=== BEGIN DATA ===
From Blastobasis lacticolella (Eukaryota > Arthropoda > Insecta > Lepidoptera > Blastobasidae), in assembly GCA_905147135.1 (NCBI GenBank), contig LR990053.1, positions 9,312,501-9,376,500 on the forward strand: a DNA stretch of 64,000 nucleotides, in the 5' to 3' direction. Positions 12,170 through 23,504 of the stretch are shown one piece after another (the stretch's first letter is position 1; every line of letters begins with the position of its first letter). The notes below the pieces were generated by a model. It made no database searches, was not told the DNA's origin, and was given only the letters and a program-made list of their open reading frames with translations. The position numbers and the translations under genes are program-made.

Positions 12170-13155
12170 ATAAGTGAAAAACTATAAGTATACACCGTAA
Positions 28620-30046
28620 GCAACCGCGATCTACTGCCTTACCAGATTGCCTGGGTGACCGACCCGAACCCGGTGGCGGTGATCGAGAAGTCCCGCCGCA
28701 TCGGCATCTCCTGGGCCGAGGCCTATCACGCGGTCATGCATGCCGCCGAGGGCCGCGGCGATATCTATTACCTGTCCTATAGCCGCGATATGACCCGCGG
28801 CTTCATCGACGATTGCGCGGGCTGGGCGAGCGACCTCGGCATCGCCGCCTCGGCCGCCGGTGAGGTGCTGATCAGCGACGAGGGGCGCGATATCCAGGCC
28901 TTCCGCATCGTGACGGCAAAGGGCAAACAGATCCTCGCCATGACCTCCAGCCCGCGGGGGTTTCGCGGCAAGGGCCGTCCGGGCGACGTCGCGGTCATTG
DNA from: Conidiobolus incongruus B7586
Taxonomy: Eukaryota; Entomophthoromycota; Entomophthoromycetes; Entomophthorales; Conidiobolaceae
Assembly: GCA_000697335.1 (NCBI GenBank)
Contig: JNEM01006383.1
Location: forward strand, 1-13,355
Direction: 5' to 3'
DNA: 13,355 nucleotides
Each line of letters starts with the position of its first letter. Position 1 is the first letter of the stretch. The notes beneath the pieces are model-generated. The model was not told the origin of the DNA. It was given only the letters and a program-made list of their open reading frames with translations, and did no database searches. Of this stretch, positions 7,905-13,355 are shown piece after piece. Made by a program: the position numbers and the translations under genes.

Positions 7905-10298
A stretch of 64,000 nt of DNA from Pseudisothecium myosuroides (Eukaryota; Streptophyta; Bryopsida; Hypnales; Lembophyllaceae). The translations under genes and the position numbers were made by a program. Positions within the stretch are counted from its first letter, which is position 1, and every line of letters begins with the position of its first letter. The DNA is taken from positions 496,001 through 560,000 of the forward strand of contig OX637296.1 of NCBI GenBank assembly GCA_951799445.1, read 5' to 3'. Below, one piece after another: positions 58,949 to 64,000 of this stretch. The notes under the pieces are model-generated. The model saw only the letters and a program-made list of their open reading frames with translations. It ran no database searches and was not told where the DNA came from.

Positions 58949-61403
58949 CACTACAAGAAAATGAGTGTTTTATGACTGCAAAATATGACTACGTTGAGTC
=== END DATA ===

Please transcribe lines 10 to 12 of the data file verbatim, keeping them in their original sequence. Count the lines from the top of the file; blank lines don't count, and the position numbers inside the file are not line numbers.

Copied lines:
Taxonomy: Eukaryota; Entomophthoromycota; Entomophthoromycetes; Entomophthorales; Conidiobolaceae
Assembly: GCA_000697335.1 (NCBI GenBank)
Contig: JNEM01006383.1